A 56-year-old woman is brought to the office by her husband for a postoperative visit 2 weeks after undergoing total abdominal hysterectomy and bilateral salpingo-oophorectomy for leiomyomata uteri. She was discharged 6 days later after a 3-day course of antibiotics for a vaginal cuff cellulitis. However, since discharge, she has had fever, increasing weakness, and lower abdominal pain. She also has had six to seven episodes of diarrhea daily. She appears mildly uncomfortable. Vital signs are temperature 38.2°C (100.8°F), pulse 92/min, respirations 14/min, and blood pressure 132/80 mm Hg. Physical examination discloses diffuse abdominal tenderness. Test of the stool for occult blood is positive.
- Which of the following is the most appropriate initial pharmacotherapy?
- (A) Cefoxitin, intravenously
- (B) Diphenoxylate with atropine (Lomotil), orally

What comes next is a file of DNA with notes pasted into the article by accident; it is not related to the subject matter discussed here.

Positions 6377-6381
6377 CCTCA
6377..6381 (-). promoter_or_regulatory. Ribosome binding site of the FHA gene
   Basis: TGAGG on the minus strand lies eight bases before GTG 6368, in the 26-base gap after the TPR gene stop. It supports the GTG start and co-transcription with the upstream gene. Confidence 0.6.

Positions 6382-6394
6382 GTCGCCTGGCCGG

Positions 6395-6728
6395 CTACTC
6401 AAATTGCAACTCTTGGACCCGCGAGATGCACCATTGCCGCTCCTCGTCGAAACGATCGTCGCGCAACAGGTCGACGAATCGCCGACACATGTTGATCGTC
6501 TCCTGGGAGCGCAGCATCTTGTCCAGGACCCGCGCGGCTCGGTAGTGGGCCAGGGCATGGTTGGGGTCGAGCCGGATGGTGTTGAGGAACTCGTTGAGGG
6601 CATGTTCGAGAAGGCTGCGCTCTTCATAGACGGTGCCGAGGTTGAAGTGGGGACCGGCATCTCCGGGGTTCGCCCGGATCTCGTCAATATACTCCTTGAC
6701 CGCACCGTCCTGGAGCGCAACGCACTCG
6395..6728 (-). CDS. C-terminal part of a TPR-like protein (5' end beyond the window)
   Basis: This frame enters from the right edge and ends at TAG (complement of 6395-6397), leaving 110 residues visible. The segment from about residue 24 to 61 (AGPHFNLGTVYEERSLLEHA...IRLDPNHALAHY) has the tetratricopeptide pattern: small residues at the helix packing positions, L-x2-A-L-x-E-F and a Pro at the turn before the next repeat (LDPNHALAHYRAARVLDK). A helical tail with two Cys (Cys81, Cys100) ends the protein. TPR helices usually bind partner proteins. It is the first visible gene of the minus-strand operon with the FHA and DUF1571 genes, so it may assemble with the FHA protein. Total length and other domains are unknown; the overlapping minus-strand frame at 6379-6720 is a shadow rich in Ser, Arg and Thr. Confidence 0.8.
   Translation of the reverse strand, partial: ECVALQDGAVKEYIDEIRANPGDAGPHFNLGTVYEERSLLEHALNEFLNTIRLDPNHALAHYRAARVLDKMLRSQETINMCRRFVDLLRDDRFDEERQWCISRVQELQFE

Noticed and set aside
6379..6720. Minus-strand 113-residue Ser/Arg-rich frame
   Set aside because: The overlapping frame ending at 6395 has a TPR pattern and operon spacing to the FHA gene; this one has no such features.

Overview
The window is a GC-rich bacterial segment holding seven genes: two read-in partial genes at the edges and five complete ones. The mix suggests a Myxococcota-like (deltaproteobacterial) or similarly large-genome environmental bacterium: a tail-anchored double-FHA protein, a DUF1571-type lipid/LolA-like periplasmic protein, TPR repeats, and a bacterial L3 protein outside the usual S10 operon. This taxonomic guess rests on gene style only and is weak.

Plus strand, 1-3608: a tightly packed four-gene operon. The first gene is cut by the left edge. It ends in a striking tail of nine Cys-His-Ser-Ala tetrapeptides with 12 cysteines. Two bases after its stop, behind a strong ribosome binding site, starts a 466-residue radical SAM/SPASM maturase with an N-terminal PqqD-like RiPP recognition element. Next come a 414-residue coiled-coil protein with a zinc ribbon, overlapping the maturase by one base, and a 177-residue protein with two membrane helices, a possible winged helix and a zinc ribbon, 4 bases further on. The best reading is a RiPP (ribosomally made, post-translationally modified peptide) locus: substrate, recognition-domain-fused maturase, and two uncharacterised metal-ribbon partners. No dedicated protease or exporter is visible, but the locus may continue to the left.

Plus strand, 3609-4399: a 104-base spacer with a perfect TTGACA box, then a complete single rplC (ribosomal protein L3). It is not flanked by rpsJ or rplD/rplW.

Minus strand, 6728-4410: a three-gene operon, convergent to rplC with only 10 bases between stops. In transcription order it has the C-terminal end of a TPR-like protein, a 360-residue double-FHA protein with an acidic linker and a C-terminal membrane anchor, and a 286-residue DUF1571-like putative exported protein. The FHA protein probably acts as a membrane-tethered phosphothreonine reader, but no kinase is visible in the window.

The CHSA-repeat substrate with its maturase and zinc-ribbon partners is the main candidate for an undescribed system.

- © Metronidazole, orally
- (D) Vancomycin, intravenously
- (E) Vancomycin, orally
- Oral metronidazole therapy is initiated and the patient’s diarrhea resolves. However, 4 weeks later she returns to the office because the diarrhea has recurred during the past 4 days, and she is again having five to six bowel movements daily. Which of the following is the most likely reason for this patient’s continued condition?
- (A) Patient noncompliance with the initial treatment regimen
- (B) Recurrence of infection with the same organism
- © Reinfection with a similar organism from human contacts
- (D) Resistance of the organism to the initial choice of antibiotic agent
- (E) Underlying decrease in host resistance